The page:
Figure 3 New Order with Detail Records
Private Sub CreateOrder()
Dim dr As DataRow
dr = dsAllData.Tables("Orders").NewRow
.Item("DateOrdered") = Now
.Item("CustomerID") = 1
.Item("ShipToAddress") = "123 Main"
.Item("ShipToCity") = "Kansas City"
.Item("ShipToState") = "MO"
.Item("ShipToZip") = "12345"
AddOrderDetail(dr.Item("ID"), 1, 1, 9.99)
AddOrderDetail(dr.Item("ID"), 2, 2, 4.99)
Private Sub AddOrderDetail(ByVal OrderID As Integer, _
ByVal ProductID As Integer, ByVal Quantity As Integer, _
ByVal Price As Single)
Dim dr As DataRow
dr = dsAllData.Tables("OrderDetail").NewRow
.Item("OrderID") = OrderID
.Item("ProductID") = ProductID
.Item("Quantity") = Quantity
.Item("Price") = Price
Since there are many CSRs using the application and updating customer information simultaneously, it is likely that at any given time a CSR is looking at out-of-date information. Planning for this, the architect of the application decided that the data cached in dsAllData should be refreshed every 30 minutes in order to ensure that CSRs are usually looking at correct information. The application is carefully architected to ensure that the data refresh is only performed during idle time so that it doesn't affect performance. DataSet refreshes are therefore slightly more than 30 minutes apart, depending on the activity of the CSR.
Figure 4 Application Data Model
The data model for this application is very simple (see Figure 4). It is stored in SQL Server 2000 and consists of just three tables, one for customers, one for orders, and one for the details of each order. The appropriate primary keys and relationships have been defined to ensure referential integrity. Additionally, a trigger has been defined on the OrderDetail table to update the Total column of the Orders table. Each time an OrderDetail record is inserted, updated, or deleted, the trigger will fire, calculate the total sale value of the order, and update the appropriate row of the Orders table. The code for the trg_UpdateOrderTotal is shown in Figure 5.
Figure 5 Updating the Total Column
CREATE TRIGGER trg_UpdateOrderTotal ON [dbo].[OrderDetail]
FOR INSERT, UPDATE, DELETE
DECLARE @OrderID int
SELECT @OrderID=OrderID FROM Inserted
IF @OrderID IS NULL
SELECT @OrderID=OrderID FROM Deleted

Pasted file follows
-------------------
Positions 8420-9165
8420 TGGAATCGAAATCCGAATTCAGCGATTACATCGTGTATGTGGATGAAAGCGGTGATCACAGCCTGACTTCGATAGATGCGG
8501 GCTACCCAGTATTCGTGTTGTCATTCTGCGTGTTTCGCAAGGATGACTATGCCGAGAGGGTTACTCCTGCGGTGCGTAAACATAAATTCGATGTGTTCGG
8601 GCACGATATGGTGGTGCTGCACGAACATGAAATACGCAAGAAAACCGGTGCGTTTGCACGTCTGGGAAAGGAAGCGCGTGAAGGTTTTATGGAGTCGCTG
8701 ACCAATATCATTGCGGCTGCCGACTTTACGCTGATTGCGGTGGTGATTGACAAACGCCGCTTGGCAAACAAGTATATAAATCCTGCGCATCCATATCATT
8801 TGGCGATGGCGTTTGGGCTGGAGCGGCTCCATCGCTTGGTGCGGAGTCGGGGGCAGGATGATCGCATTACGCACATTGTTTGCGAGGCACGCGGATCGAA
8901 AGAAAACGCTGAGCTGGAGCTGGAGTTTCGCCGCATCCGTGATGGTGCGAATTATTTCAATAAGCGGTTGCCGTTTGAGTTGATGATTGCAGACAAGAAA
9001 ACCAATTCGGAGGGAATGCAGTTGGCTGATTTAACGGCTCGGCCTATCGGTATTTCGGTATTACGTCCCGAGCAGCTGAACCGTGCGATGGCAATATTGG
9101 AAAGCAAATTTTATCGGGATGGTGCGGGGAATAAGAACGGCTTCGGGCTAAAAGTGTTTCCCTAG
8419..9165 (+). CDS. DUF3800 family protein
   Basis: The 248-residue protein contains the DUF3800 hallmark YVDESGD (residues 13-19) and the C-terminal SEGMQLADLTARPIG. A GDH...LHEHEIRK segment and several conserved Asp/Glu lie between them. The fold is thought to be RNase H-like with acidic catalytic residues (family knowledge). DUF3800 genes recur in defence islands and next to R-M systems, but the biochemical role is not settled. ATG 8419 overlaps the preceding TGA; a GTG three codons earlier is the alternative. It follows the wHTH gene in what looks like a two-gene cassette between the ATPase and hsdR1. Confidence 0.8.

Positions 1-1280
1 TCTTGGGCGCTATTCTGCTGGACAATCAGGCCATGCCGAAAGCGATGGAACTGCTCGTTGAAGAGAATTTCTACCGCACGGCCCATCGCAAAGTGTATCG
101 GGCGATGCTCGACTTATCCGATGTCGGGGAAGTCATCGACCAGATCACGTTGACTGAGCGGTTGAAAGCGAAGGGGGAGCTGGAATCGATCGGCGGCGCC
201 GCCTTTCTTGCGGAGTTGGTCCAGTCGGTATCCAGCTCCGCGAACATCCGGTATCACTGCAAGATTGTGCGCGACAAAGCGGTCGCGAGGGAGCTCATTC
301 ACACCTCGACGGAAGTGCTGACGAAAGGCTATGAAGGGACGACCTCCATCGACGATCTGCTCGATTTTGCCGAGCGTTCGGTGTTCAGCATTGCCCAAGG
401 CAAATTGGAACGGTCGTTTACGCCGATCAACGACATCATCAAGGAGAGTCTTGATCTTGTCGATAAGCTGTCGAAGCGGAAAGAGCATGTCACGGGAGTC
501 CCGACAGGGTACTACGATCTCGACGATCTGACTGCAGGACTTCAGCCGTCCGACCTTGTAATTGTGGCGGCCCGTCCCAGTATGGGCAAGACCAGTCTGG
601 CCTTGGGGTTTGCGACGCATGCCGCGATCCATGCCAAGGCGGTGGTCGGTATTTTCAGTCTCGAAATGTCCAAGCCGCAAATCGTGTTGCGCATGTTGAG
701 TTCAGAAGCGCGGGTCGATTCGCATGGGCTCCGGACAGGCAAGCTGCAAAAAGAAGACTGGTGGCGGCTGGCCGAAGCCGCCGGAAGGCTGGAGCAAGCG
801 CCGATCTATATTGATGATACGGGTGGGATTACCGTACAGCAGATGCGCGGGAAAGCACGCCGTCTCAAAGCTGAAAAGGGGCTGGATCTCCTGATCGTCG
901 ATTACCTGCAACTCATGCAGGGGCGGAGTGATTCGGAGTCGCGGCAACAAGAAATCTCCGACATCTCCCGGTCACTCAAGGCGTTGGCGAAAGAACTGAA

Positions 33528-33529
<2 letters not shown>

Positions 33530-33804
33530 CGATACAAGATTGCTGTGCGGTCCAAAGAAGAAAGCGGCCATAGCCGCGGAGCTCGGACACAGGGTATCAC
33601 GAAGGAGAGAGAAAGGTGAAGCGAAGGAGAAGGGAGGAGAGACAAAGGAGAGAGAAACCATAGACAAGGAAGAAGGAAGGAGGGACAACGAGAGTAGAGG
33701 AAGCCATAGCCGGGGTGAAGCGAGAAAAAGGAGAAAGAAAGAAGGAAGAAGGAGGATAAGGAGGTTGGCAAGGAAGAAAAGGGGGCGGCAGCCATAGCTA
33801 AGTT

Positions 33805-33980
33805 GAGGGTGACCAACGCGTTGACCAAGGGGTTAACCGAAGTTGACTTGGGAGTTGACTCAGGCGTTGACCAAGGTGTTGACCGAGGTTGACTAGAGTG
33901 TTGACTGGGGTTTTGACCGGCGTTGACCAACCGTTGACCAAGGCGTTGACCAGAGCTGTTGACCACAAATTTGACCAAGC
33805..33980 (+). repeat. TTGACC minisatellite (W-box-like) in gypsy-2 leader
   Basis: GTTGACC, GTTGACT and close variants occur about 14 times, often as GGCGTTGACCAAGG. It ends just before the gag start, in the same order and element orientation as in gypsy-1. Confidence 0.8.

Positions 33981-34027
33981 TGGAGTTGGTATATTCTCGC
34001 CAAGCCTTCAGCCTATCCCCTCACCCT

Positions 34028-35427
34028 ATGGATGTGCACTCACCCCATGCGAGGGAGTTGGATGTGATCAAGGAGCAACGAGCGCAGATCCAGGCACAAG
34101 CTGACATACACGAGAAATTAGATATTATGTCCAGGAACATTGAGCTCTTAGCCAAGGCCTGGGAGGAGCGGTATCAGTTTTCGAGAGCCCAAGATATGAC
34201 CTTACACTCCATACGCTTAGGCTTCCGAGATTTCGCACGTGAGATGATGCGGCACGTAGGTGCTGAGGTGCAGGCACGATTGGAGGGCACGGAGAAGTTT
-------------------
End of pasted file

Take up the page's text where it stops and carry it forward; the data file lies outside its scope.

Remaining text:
The First Data Concurrency Exception
The customer service application has been running in production with no problems for a couple of months when suddenly the application goes down with an unhandled DBConcurrencyException. In this section, I'll break down the circumstances that led to this new exception.
Joe, the first CSR, opens the application. This forces the initial load of data into the dsAllData DataSet and begins the cycle of refreshing the data every 30 minutes or so. Joe has a stack of paperwork in his inbox containing change requests that customers have faxed, mailed, or e-mailed. He begins working through the change requests, but is frequently interrupted by phone call orders.
Meanwhile, Sally, the second CSR, arrives at the office and opens her own instance of the application. Sally's instance of the app does an initial load of data from SQL Server, including any updates Joe has made so far. Sally receives a phone call from a customer requesting a phone number change. The customer had e-mailed a change of address request previously, but didn't know their new phone number at that time and wants to update their record now. Sally uses the Customer Maintenance screen to update the customer phone number. When Sally changes the phone number in the DataGrid, the new number is stored in dsAllData. When Sally confirms the rest of the customer's information, she realizes that the original address change request has not yet been processed so she updates the information and clicks the Save Changes button, which sends the new data to the SQL Server database.